There are existing rights of access to personal data and to object to direct marketing, certain types of processing and to profiling. New rights will be added such that individuals will have the right to be forgotten and the right to “data portability”. The latter refers to electronic data, provided by the individual, a right for data to be provided in electronic form and a right to ‘port’ it to a new provider.
The new Regulations will require more paperwork (contracts, documentation, privacy policies) and will require explicit consent for secondary use, except for broad statistical and scientific exemptions.
There are different rules regarding advertising standards, which vary according to where in the food chain the advertisement was aimed. The general rule prohibits advertising for a product whose marketing authorisation (or in the case of an app, its CE marking) has not been granted.
If the end-user is patients (general public) then NO product-related content can be shared with the general public. This means that there can be no promotion of an m-Health app.
If the end-users are healthcare professions only, product-related content can be shared as long as there is an access control (i.e. activation) available to protect end-users.
Also to be borne in mind when advertising and promoting the sales of m-Health apps, are e-privacy requirements, including the consent to access stored data, security and confidentiality and communication services.
The first step when putting a product on the market is to decide on qualification and classification of the app (or parts of the app/modules thereof. If it is decided not to qualify or promote the product as a medical device, consistency is required in communication so as to avoid requalification
When advertising and marketing the product, it is essential to keep control on dissemination of information. Awareness is required as to differences in implementation of legislation in the Member States. The manufacturer will need to have a strategy for any necessary updates or changes to the app and how these will be communicated to the users/purchaser.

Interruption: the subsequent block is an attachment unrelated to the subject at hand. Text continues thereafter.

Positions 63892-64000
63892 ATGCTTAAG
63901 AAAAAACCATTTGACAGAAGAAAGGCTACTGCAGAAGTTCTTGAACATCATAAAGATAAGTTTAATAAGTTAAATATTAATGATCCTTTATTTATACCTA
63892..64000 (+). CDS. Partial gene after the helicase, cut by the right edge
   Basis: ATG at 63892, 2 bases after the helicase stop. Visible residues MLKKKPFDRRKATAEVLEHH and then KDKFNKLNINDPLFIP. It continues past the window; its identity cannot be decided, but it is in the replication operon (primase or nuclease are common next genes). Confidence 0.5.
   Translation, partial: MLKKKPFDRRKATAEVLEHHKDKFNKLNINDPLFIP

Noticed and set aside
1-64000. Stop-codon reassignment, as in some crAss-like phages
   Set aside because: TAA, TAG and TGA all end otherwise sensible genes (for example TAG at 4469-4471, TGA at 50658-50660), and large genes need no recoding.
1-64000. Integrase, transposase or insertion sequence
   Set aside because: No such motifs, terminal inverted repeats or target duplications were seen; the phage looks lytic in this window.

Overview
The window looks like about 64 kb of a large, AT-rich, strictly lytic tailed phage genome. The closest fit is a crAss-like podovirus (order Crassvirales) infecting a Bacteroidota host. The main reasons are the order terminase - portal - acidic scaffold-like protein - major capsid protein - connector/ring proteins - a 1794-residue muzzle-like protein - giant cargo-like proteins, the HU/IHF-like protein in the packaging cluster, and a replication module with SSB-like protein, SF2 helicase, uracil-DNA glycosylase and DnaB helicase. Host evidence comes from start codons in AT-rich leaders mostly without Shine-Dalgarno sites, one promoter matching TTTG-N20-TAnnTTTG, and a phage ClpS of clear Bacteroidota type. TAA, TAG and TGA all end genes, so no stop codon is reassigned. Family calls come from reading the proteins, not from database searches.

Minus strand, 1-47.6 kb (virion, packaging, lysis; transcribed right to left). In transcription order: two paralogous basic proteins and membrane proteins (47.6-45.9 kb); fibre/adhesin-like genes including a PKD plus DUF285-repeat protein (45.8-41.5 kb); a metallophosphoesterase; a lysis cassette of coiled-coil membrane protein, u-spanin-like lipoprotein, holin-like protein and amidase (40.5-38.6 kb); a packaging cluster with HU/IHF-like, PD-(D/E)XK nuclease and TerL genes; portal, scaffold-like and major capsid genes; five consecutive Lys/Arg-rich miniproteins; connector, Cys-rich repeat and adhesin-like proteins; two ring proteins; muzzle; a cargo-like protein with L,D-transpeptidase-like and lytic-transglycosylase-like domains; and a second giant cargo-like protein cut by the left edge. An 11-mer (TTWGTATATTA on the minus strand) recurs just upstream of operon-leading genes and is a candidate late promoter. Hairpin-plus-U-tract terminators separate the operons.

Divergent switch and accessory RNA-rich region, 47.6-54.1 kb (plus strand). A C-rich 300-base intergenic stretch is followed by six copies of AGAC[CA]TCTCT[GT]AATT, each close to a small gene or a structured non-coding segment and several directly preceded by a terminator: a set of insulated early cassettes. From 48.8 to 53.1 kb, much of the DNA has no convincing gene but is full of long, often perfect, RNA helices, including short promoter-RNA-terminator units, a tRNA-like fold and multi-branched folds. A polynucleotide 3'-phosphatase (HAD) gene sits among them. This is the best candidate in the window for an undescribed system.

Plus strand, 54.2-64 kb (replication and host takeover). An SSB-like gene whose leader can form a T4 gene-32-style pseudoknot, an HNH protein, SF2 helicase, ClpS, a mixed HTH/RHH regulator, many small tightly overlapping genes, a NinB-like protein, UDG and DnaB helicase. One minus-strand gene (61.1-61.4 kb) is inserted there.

Advertising is forbidden for medical devices that do not bear the CE marking exception at fairs and exhibitions (but with clear indications regarding the non-conformity of the device).
When marketing the app to healthcare professionals, no “advantages” or gifts can be offered (Article 10 of the Act on Medicines).
CE-marking can be used as a “proof of quality” – bearing in mind it is a requirement, so marketing should not be elaborated in a non-ambiguous or misleading way.
The offering of an app may have an impact on professional insurance so check whether the scope of your policy is broad enough.
Contracts with users should address liabilities with respect to medical devices legislation and materiovigilance procedures.
Sally Shorthose, Partner at Bird & Bird
Sally has wealth of experience working with businesses at the cutting edge of research and technology and whose intellectual property is of prime importance.
Sally provides a full range of intellectual property commercial advice and support to her clients, including licensing, partnering and exploitation agreements, research, development and marketing collaborations. She also frequently advises clients on regulatory and ‘freedom to operate’ matters, and manages significant due diligence matters. Previously, Sally was head of IP and Life Sciences at Eversheds, and prior to that she spent 11 years working in-house firstly as senior legal advisor at ICI/Zeneca and latterly as Legal Director of Novartis UK. This in-house experience gave her significant insight into the need to give pragmatic and commercial advice. Sally was one of eight pharmaceutical licensing experts drawn from around the world to work together with representatives from UNITAID and WIPO at a workshop to determine the licensing provisions for the supply of drugs to third world countries.
This article has been reproduced with the kind permission of Global Legal Group Ltd. This article first appeared in The International Comparative Legal Guide to: Pharmaceutical Advertising 2016 (13th edition)